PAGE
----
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Diagnostic usefulness of segmented and linear enhancement in dynamic breast MRI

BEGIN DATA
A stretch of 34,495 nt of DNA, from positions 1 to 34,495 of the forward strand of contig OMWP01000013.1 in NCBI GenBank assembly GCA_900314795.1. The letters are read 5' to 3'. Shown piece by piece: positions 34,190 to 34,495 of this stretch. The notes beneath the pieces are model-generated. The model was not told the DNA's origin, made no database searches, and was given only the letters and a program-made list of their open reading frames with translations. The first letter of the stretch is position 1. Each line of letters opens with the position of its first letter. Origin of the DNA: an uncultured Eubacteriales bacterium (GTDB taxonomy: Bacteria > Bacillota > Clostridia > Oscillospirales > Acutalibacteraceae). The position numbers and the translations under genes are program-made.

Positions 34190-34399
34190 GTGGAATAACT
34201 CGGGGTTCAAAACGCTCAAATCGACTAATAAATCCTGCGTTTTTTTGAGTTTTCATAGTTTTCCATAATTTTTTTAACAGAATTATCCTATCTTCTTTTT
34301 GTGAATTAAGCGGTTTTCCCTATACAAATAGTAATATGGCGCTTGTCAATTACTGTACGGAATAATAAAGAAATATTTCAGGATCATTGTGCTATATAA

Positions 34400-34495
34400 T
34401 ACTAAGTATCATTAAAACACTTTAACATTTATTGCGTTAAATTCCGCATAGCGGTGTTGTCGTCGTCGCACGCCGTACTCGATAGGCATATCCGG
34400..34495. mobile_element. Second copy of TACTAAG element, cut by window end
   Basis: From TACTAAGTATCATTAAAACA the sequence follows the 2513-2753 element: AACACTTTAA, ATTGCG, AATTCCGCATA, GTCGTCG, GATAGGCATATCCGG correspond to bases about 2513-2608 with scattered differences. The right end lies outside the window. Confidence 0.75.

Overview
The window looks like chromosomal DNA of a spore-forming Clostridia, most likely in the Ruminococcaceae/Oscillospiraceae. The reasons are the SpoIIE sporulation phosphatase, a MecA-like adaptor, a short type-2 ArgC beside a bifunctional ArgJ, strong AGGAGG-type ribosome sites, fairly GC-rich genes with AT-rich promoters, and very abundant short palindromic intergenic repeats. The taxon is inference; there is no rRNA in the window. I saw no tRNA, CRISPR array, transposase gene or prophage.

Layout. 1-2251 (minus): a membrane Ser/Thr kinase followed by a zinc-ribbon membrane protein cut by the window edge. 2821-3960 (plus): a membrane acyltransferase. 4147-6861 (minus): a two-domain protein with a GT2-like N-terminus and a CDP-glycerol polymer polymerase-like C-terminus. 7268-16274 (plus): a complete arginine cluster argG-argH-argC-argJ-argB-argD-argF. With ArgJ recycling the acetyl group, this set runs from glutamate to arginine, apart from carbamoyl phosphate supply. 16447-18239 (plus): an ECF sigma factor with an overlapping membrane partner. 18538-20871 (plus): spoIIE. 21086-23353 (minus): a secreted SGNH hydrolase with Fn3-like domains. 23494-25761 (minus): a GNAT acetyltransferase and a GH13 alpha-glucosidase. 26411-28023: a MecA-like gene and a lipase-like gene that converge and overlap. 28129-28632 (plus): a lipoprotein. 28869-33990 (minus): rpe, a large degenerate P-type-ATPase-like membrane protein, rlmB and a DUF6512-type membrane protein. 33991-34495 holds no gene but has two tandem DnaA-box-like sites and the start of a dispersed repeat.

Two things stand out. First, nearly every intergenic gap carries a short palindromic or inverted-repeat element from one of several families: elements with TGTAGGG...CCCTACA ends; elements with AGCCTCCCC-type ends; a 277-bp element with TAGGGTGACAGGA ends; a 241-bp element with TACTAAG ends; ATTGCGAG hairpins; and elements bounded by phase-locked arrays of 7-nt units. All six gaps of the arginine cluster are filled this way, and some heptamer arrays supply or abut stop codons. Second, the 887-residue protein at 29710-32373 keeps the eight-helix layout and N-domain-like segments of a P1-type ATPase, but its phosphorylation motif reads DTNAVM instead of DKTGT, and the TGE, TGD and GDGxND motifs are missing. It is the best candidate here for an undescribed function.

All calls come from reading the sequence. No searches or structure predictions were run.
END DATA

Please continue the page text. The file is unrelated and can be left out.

The aim of this study was the evaluation of the diagnostic usefulness of ductal or segmental enhancement in dynamic breast MRI. Segmental and ductal enhancement have been established as the breast MRI hallmarks of intraductal breast cancer (DCIS); however, the positive predictive value of this imaging finding is still unknown. In our study, we analysed the overall prevalence of a segmental or a linear enhancement pattern on breast MRI for an unselected cohort of patients. The aim was to evaluate the diagnostic usefulness of segmental or linear enhancement. Second, we asked whether biopsy was necessary also in the absence of mammographic findings suggestive of DCIS. Prospective, consecutive evaluation of 1,003 patients under-going bilateral dynamic breast MRI. Studies were interpreted by two experienced breast radiologists. A diagnostic or screening two-view mammogram was available for all patients. Biopsy or short-term breast MRI follow-up was recommended for patients showing a segmental or a linear enhancement pattern on breast MRI. The patients' final diagnoses were established by imaging guided excisional or core biopsy or by clinical plus conventional imaging follow-up for a period of 2 years. The prevalence of segmental or linear enhancement was determined for patients with a final diagnosis of benign breast disease compared with those with a diagnosis of breast cancer. One hundred twenty patients had invasive breast cancer, 24 patients had DCIS and 859 patients had unsuspicious breast MRI or benign breast disease. A segmental or a linear enhancement pattern was found for 50/1,003 (5%) patients (17 DCIS, 33 benign breast diseases). Accordingly, the positive predictive value of segmental and linear enhancement is 34% (17/50); the specificity of this criterion is 96% (826/859). For 4/24 (17%) patients, DCIS was visible as segmental or linear enhancement on dynamic breast MRI, whereas no abnormalities were visible on the corresponding mammogram. The overall prevalence of a ductal or a segmental enhancement pattern on breast MRI is low. But this finding has a high specificity and a moderate positive predictive value for intraductal neoplastic changes. We conclude that if segmental or linear enhancement is identified on breast MRI further work-up is necessary. We recommend either direct MR-guided vacuum-assisted core biopsy or short-term follow-up breast MRI within 3 months. If ductal enhancement then persists, MR-guided biopsy should be recommended even in the absence of mammographically visible signs of DCIS.
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